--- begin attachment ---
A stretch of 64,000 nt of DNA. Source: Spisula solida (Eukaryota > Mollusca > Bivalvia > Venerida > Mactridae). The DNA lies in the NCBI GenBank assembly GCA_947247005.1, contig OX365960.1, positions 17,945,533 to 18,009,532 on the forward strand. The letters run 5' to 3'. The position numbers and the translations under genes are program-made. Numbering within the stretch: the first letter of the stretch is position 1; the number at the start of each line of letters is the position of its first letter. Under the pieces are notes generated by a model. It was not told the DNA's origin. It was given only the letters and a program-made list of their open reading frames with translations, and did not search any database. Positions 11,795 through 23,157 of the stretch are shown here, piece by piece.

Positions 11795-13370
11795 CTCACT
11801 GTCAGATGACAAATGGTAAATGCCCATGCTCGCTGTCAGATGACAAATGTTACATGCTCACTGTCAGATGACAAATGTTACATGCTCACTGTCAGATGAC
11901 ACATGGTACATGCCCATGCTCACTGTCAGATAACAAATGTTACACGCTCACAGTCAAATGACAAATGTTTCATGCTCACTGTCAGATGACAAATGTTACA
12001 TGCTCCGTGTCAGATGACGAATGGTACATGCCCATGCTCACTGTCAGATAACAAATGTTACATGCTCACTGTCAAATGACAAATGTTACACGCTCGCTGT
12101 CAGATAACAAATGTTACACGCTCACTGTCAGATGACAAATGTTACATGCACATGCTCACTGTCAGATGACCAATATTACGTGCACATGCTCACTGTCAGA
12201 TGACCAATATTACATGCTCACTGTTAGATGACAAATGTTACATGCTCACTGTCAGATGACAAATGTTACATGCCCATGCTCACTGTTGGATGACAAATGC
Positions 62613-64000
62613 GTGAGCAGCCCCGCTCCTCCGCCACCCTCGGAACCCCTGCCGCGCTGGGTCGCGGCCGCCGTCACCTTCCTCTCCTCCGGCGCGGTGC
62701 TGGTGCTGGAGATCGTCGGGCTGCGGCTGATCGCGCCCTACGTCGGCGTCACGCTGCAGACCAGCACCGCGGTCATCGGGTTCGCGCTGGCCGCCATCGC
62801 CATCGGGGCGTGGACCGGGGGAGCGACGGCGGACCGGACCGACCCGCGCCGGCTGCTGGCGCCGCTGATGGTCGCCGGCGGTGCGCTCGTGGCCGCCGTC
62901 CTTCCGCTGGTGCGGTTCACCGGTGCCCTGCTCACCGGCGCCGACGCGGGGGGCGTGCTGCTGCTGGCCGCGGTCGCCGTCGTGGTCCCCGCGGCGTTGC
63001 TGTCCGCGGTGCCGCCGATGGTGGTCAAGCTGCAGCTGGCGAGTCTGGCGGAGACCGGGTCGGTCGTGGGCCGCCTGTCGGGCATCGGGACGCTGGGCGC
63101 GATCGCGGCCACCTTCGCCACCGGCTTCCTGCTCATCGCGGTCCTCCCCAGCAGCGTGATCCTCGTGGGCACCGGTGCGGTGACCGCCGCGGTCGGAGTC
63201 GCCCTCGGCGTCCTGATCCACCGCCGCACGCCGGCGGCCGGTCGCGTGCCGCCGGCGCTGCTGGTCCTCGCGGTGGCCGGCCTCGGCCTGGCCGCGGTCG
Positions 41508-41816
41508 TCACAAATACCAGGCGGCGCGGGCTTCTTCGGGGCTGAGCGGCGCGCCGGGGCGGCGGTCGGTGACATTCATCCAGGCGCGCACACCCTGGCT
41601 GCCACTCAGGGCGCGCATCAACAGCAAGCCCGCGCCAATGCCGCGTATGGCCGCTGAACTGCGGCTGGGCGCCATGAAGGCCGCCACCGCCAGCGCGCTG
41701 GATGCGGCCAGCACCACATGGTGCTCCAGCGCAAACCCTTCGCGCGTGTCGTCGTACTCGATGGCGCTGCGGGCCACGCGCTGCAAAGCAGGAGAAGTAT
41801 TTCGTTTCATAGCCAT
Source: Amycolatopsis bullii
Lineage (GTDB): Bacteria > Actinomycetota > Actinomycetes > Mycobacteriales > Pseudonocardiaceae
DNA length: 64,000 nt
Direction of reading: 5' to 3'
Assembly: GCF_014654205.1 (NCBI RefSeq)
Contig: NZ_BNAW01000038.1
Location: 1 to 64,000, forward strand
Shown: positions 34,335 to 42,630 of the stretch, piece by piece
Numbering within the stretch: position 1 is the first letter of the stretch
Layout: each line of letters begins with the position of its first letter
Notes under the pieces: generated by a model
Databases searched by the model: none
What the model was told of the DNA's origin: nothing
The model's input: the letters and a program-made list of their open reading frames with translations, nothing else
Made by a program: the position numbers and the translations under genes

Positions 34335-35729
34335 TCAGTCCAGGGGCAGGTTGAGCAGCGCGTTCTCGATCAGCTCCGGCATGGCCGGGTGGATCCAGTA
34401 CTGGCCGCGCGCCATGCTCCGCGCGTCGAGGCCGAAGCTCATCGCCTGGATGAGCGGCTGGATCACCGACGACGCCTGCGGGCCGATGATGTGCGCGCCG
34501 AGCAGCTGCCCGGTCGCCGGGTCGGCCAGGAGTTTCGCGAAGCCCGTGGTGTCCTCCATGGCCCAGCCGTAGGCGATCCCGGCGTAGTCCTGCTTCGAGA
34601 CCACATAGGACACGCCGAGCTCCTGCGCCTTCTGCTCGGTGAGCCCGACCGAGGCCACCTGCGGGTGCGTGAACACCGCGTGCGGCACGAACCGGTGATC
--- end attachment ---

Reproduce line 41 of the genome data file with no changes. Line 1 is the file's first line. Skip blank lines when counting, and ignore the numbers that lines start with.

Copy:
34601 CCACATAGGACACGCCGAGCTCCTGCGCCTTCTGCTCGGTGAGCCCGACCGAGGCCACCTGCGGGTGCGTGAACACCGCGTGCGGCACGAACCGGTGATC